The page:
Spicy Thai Red Beef Curry

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  • Level: Intermediate
  • Total: 1 hr 10 min
  • Active: 40 min
  • Yield: 6 servings
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Red Curry Paste:

2 tablespoons roughly chopped fresh cilantro leaves and stems

2 tablespoons neutral oil, such as canola

1 tablespoon grated fresh ginger

1 tablespoon roughly chopped lemongrass (from root end) 

1 teaspoon ground coriander 

1 teaspoon ground cumin 

1/2 teaspoon shrimp paste 

10 cloves garlic

8 medium red chiles, such as Fresno

4 small shallots, halved 

1 Sri Lankan (kaffir) lime leaf, torn into pieces (see Cook's Note)

Kosher salt and freshly ground black pepper 


4 tablespoons canola oil

2 pounds flank steak, thinly sliced against the grain 

Kosher salt 

1 yellow onion, thinly sliced into strips 

1 green bell pepper, sliced into strips 

1 red bell pepper, sliced into strips 

Two 14-ounce cans coconut milk 

1 cup low-sodium chicken broth 

2 tablespoons fish sauce

3 tablespoons roughly chopped fresh cilantro

2 tablespoons roughly chopped fresh Thai basil

1 tablespoon roughly chopped fresh mint 

Juice of 2 limes


  1. For the red curry paste: In a food processor, combine the cilantro, oil, ginger, lemongrass, coriander, cumin, shrimp paste, garlic, red chiles, lime leaf, 1 teaspoon salt and 1 teaspoon pepper. Pulse to a consistent paste.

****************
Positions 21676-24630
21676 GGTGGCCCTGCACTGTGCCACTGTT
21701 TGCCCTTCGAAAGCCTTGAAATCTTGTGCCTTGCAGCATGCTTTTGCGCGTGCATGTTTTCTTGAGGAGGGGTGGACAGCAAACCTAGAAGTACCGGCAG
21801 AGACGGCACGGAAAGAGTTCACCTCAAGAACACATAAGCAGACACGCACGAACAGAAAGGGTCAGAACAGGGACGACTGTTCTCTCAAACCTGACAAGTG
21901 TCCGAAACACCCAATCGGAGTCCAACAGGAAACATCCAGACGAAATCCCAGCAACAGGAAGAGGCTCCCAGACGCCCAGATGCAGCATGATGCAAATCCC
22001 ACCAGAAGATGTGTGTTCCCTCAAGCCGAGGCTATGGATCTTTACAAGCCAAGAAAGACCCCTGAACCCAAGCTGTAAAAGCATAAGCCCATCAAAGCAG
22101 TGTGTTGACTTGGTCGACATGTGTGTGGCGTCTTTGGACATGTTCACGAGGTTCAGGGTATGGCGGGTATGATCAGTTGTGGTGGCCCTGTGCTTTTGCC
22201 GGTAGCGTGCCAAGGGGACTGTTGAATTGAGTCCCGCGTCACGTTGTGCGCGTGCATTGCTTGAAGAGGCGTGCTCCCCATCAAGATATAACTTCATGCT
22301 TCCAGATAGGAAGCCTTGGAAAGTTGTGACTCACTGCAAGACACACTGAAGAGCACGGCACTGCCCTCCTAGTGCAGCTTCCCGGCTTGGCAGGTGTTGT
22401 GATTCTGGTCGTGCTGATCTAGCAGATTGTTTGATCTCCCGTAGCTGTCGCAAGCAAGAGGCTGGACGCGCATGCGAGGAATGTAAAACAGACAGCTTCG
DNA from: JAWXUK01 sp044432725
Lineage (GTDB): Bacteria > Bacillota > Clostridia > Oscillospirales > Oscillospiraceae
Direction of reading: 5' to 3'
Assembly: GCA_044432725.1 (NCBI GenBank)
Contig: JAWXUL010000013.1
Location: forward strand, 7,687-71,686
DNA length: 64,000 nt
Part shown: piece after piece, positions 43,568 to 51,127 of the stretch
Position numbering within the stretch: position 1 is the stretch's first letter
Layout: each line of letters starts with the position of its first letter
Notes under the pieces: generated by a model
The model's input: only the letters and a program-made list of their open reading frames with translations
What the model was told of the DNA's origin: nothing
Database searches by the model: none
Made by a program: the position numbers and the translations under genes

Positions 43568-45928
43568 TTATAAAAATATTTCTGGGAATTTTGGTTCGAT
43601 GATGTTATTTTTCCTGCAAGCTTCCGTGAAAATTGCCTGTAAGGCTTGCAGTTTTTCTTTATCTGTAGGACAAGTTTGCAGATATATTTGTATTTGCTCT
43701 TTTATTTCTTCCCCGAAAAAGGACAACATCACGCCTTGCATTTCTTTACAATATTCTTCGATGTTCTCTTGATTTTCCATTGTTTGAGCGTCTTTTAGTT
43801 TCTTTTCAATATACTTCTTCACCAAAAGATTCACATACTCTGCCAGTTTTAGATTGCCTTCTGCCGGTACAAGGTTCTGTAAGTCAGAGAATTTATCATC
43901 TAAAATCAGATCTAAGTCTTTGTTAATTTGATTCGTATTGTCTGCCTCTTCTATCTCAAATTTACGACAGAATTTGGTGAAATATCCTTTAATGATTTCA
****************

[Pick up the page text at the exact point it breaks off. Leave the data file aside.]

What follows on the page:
2. For the curry: Heat 2 tablespoons of the oil in a large Dutch oven over medium heat. Add the curry paste and cook, stirring well, until aromatic, about 2 minutes. Transfer to a bowl and set aside. Add the remaining 2 tablespoons oil to the pot and increase the heat to high. Sprinkle the flank steak with a pinch of salt, then add it to the pot; cook for 3 to 4 minutes. Remove the steak and add the onions and peppers; cook until tender, 2 to 3 minutes. Add the coconut milk, bring to a gentle boil, then add the curry paste back to the pot; stir well. Reduce the heat and simmer for about 15 minutes. (If the coconut milk breaks and separates, don't worry: it will come back together to a smooth consistency.) Add the chicken broth and fish sauce, and continue simmering until the sauce has a nice, gravy-like consistency, 12 to 15 minutes. Return the beef to the pot and finish with the cilantro, basil, mint and lime juice. Taste and adjust the seasoning.

Cook’s Note

Sri Lankan lime leaves can be purchased online or in Asian food markets. If they cannot be sourced, a good substitute can be made from a combination of bay leaves, lime zest and lemon thyme. One small bay leaf, 1/4 teaspoon lime zest and 1/4 teaspoon lemon thyme is the equivalent of one Sri Lankan lime leaf.